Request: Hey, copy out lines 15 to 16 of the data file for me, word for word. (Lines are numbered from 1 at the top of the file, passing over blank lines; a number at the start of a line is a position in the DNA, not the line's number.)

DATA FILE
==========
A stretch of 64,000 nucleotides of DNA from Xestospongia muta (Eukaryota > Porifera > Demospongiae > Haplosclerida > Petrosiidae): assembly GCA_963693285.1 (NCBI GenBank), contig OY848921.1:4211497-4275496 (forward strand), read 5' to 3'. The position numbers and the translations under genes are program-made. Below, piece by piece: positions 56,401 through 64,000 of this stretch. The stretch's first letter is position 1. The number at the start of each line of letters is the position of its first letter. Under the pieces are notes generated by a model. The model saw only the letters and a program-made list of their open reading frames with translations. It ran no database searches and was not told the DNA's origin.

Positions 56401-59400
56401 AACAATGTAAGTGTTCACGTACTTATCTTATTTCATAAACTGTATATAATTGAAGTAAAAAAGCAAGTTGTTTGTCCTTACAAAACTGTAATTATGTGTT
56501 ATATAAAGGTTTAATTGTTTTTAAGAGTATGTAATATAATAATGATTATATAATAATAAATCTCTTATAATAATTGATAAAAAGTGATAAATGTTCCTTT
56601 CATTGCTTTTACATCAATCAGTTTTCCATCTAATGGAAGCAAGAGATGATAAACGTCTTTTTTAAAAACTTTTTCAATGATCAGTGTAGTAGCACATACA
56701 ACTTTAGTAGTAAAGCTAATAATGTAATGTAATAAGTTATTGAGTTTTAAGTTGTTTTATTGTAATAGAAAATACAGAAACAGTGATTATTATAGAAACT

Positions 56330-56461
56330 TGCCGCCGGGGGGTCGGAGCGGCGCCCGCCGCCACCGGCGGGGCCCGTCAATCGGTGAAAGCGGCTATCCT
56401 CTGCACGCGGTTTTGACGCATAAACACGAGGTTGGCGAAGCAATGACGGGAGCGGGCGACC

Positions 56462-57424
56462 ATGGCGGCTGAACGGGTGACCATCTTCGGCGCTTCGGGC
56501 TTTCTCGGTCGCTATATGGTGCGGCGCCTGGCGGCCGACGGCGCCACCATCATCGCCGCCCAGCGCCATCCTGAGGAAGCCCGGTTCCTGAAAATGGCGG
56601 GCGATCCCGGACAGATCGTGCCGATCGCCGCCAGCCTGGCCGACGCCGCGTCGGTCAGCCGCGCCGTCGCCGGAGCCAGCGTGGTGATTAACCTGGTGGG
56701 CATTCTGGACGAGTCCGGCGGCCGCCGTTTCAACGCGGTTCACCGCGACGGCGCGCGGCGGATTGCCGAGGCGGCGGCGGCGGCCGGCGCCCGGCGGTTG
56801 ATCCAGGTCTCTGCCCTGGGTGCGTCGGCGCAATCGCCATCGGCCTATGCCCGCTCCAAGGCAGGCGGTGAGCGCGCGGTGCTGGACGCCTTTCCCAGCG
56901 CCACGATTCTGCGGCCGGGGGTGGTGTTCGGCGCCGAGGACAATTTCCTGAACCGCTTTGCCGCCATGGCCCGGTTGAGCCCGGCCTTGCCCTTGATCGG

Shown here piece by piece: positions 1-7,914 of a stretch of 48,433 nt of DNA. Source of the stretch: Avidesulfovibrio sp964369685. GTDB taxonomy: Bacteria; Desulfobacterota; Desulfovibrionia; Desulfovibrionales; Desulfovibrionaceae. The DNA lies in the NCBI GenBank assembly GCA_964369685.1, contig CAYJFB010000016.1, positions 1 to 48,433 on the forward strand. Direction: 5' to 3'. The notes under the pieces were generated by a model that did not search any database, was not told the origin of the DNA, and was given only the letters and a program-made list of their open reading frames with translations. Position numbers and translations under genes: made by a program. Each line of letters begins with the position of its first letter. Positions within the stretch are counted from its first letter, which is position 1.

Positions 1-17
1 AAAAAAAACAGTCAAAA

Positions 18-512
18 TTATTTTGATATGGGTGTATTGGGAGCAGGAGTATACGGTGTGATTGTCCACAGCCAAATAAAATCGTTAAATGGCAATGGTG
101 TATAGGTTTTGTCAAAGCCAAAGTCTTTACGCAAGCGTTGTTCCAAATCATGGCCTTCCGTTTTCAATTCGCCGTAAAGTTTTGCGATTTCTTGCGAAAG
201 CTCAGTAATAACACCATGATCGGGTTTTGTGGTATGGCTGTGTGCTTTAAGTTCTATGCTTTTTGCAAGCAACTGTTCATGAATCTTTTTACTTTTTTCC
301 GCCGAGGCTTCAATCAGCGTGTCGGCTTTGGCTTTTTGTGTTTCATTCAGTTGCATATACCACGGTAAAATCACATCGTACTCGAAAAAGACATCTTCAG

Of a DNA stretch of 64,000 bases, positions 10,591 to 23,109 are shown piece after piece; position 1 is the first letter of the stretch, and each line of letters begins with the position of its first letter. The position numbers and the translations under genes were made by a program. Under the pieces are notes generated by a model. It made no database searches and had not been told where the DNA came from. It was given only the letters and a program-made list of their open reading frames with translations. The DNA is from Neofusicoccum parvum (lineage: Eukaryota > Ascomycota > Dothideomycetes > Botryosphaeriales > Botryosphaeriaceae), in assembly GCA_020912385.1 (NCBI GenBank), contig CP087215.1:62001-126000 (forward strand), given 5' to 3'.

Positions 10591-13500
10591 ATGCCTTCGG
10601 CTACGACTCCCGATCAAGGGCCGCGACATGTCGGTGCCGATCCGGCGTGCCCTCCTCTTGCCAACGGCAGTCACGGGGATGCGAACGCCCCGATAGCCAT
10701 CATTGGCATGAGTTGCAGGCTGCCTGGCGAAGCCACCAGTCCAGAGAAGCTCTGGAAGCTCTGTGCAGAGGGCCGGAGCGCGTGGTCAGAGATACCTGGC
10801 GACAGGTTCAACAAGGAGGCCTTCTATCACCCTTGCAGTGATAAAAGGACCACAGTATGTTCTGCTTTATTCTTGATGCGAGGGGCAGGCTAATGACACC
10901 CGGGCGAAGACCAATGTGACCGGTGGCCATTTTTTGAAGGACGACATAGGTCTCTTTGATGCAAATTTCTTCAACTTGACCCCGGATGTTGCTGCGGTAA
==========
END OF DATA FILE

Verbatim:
56801 ATCCAGGTCTCTGCCCTGGGTGCGTCGGCGCAATCGCCATCGGCCTATGCCCGCTCCAAGGCAGGCGGTGAGCGCGCGGTGCTGGACGCCTTTCCCAGCG
56901 CCACGATTCTGCGGCCGGGGGTGGTGTTCGGCGCCGAGGACAATTTCCTGAACCGCTTTGCCGCCATGGCCCGGTTGAGCCCGGCCTTGCCCTTGATCGG